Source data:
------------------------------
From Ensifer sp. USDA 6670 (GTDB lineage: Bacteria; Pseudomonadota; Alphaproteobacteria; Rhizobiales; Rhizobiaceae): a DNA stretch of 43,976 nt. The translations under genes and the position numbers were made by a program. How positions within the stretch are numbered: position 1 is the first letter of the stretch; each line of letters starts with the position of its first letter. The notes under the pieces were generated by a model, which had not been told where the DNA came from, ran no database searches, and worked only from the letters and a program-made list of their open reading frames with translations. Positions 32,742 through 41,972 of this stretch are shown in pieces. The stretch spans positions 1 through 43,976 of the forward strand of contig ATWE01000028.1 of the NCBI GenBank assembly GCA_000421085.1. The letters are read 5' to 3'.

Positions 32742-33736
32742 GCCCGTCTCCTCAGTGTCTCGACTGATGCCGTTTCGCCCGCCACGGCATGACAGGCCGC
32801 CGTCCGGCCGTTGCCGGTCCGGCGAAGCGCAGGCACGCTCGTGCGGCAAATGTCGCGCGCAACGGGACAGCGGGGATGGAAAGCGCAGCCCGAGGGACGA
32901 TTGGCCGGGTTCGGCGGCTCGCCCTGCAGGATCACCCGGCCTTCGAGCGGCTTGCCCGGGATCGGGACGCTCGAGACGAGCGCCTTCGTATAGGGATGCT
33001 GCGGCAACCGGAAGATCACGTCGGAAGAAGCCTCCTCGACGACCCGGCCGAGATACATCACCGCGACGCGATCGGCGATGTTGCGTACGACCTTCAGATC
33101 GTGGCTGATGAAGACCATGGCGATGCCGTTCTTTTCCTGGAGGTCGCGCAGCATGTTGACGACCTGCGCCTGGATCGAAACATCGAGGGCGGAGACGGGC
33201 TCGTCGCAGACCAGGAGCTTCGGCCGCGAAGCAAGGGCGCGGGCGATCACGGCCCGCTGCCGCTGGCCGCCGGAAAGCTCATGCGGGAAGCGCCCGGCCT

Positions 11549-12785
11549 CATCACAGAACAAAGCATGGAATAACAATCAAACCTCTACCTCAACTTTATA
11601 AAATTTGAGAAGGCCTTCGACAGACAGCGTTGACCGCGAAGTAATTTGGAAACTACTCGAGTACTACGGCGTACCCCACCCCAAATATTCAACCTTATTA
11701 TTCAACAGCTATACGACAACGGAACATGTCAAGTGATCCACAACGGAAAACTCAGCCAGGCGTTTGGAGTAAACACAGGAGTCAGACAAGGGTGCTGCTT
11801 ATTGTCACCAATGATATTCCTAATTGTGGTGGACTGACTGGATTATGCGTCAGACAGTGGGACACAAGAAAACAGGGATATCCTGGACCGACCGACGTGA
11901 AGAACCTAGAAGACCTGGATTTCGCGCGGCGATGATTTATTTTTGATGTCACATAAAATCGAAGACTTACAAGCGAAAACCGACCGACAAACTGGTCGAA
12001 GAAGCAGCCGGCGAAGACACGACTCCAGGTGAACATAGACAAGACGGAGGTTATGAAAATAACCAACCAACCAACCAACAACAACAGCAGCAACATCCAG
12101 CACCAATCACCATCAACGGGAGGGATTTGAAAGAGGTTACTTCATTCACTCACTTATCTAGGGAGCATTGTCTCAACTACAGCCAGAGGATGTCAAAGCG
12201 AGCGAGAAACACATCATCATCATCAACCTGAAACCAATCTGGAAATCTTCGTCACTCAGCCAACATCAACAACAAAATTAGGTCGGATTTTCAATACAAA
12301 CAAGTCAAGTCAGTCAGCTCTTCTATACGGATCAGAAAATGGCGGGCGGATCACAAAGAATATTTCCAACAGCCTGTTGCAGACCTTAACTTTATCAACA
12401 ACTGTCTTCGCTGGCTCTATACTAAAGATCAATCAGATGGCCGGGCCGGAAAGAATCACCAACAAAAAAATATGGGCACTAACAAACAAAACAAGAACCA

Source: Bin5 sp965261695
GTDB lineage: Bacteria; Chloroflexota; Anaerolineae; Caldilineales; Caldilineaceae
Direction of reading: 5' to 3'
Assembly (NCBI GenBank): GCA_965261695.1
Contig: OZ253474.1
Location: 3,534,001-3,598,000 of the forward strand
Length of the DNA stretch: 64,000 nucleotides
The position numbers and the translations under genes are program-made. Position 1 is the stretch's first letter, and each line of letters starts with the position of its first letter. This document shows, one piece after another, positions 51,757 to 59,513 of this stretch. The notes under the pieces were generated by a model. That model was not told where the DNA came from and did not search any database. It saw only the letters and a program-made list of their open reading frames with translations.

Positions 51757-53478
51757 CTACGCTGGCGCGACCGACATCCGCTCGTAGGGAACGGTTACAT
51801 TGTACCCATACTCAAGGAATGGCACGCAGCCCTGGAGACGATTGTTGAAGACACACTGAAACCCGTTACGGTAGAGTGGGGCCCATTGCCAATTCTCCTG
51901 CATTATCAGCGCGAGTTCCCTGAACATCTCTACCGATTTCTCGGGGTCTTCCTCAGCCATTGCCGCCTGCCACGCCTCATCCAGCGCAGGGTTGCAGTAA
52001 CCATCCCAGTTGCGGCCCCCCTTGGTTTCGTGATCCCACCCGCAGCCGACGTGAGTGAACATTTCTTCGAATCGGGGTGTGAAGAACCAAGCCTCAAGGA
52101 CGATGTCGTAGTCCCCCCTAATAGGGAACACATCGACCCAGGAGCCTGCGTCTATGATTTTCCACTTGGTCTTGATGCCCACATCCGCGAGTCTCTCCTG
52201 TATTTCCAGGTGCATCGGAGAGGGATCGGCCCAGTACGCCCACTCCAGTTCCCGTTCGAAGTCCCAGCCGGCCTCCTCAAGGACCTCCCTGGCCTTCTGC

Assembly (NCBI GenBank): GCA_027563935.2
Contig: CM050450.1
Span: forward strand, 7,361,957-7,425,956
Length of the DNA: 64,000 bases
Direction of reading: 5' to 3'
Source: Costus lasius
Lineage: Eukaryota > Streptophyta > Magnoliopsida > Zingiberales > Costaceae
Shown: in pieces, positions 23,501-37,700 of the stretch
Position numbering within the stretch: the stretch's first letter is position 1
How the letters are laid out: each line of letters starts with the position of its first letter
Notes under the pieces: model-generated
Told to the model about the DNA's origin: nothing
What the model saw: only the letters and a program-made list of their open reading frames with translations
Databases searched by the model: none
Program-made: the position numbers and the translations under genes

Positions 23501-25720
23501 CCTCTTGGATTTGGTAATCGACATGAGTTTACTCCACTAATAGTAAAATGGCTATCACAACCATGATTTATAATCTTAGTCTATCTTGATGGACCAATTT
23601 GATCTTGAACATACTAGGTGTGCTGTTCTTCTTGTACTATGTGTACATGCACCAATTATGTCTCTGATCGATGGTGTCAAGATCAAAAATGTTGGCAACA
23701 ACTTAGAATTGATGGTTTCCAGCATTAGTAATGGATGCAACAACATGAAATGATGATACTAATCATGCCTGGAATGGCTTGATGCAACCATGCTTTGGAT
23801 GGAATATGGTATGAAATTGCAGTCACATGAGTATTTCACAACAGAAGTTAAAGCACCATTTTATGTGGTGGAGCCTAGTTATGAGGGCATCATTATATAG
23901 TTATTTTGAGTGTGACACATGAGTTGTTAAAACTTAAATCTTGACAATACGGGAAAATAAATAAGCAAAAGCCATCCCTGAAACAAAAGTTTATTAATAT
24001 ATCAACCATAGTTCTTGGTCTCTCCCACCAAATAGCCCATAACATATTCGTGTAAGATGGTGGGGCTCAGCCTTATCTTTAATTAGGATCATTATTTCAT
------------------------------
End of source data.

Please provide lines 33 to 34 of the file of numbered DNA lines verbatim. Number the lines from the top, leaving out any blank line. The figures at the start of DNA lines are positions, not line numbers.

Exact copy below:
52101 CGATGTCGTAGTCCCCCCTAATAGGGAACACATCGACCCAGGAGCCTGCGTCTATGATTTTCCACTTGGTCTTGATGCCCACATCCGCGAGTCTCTCCTG
52201 TATTTCCAGGTGCATCGGAGAGGGATCGGCCCAGTACGCCCACTCCAGTTCCCGTTCGAAGTCCCAGCCGGCCTCCTCAAGGACCTCCCTGGCCTTCTGC